Demons and Disjunction (Patchwork and Capitalist Realism)


A great new post series is in the works by Xenogoth, pushing out from the reflections on state decay to The Gothic Secession of Yorkshire. Reprising the fallout of early posts on the topic, they write:

Following my previous post on patchwork, ‘State Decay’, which tentatively introduced the idea and explored why it is something that the Left should take more seriously, I was repeatedly challenged over the legitimacy of patchwork being anything more than “science fiction”.

The difficulty in addressing this is, of course, that theories of patchwork are inherently speculative, but if we are to jettison the use of our imaginations when addressing the future, what point is there to thinking (about it) at all?

To me, this line of criticism felt like a blatant instantiation of the Left’s consistent inability to dig itself out of the “capitalist realist” fallacy that Mark Fisher so famously described in his book of (roughly) the same name.

This is a really cool way of thinking about it, and raises interesting questions with regard to certain retroprogressive elements in leftism, i.e. because there appears to be no alternative, and in response the Left only looks backwards. There’s always tools and forgotten histories and whatnot in the past to be found that can be resurrected, but if this comes at the expense of thinking-through future-oriented trendlines then the backwards face only serves to reinforce the initial condition of capitalist realism.

Either way, this made me think about the brief appearance of capitalist realism in Flatline Constructs, which is still occupying a major spot of my headspace. It occurs in a lengthy conversation about Freud on the double and Baudrillard’s response in Symbolic Exchange and Death (maybe the connection is further enforced in my mind by the fact that this conversation takes place to unpack the Uncanny, and which Xenogoth sees as something active in the concept of patchwork itself – “Patchwork is, in this way, for me, an eerie politic.”):

The destruction of the double goes hand in hand with the production of the (Christian) soul (the ultimate achievement of the “spiritualist” project), the rise of “psychological and psychoanalytic interpretation” as the authorized forms of capitalist realism bring an end to “the primitive double”. “Shadow, specter, reflection, image”, the primitive double haunts post-monotheistic, psychoanalytic culture, which appropriates it as a “crude prefiguration of the soul”. Yet “soul and consciousness have everything to do with a principle of the subject’s unification, and nothing to do with the primitive double. On the contrary, the historical advent of the ‘soul’ puts an end to the proliferating exchange with spirits and doubles which, as a direct consequence, gives rise to another figure of the double, wending its way beneath the surfaces of western reason.” This – modern, western – double is inextricably connected with alienation; it is the double as lost part of the self, “a fantastic ectoplasm, an archaic resurgence issuing from guilt and the depths of the unconscious.”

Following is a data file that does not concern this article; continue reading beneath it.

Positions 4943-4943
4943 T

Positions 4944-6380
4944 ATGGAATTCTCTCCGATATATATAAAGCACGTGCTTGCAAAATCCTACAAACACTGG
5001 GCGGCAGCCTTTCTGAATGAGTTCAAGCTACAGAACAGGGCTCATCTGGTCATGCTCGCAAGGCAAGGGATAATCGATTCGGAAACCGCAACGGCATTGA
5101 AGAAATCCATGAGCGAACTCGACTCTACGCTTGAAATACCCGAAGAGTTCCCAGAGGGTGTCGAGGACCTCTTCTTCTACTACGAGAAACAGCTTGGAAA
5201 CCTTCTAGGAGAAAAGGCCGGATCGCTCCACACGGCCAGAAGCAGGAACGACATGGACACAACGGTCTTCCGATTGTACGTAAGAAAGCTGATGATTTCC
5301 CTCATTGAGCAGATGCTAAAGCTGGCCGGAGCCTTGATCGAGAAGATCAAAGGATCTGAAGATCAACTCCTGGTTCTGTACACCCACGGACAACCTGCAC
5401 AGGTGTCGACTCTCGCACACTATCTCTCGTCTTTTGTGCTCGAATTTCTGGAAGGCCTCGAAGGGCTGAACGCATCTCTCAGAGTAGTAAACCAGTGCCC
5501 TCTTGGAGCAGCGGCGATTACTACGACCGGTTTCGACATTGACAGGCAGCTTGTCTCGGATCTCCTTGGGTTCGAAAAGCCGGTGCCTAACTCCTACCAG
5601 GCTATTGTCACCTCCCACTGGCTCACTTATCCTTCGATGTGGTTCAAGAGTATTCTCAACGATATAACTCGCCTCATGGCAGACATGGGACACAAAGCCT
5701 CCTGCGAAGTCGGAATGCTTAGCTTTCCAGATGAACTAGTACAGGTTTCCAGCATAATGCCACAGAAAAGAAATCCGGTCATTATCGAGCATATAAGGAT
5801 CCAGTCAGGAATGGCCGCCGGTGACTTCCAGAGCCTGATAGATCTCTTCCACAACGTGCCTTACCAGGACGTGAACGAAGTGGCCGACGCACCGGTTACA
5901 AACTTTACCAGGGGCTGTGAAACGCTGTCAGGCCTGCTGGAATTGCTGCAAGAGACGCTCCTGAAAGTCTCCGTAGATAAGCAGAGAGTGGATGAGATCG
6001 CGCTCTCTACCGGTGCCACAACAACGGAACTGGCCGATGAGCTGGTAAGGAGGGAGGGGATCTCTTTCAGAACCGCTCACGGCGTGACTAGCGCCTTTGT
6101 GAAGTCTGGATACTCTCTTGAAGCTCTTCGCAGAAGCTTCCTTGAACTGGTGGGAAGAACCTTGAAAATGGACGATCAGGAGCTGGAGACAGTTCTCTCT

These reflections, addressing psychoanalytic consolidation of the unitary self and matters of spirit and soul, might seem to be at an immense distance from the conversations concerning patchwork – which is, ostensibly, a theory of metapolitics, belonging to a different set of scales. But is Fisher not right in saying that, as fantastical as it seems, this line of inquiry plunges us into the depths of capitalist realism’s functions? In the destruction of the primitive double, the wild chains of proliferating difference are cut off; one no longer enters into transit and trade with figures on the outside, but turns inwards to operate under the sway of predetermined sets of options that are each flush with a particular unifying logic. The double begins in multiplicity and ends unified and coded.

Baudrillard, like Deleuze, was a shrewd reader of Klossowski, and the influence radiates through the conversation about the double. Klossowski approached the concept through the simulacrum, which for Klossowski appears in European culture under the figure of the demon so feared by those of the Church. Baudrillard, by way of Fisher: Freud’s psychological flattening of the double “is what kills off the proliferation of doubles and spirits, consigning them once to the spectral, embryonic corridors of unconscious folklore, like the ancient gods that Christianity vertefeult, that is, transformed into demons.” For Klossowski, the Church had killed the ancient gods, but only to resurrect them as the demonic pantheon that their own holy order was tasked with holding at bay – a swarming apocalypse warded off by the Katechon. This, however, had unintended consequences: the demons did not annihilate the tracings of paganistic delirium, of mad communion with spirits, contagion and possession – the very presence of the demon was a portal between the unitary, sanctified world and the repressed Outside.

If Baudrillard finds Freud and the Church carrying out the same function, it’s because what is being repressed in this cycle (destruction of the old gods → their resurrection as demons → warding off the demonic) are impulses, which correspond precisely to what Nietzsche called the “vast confusion of contradictory drives” that are contained within ourselves. For Klossowski, they are primordial and noncommunicable intensities, just as in Deleuze’s own philosophy. The impulses ‘flicker’ through differential sequences, giving rise to to the phantasm – the self produced through synthesis and that is blind to the impulses that uphold it. Insofar as we can describe capitalist realism through these terms, it is a mode of suppressing the interplay of impulses in order to stabilize a particular phantasm in place – what Klossowski would describe as the production of series of stereotypes.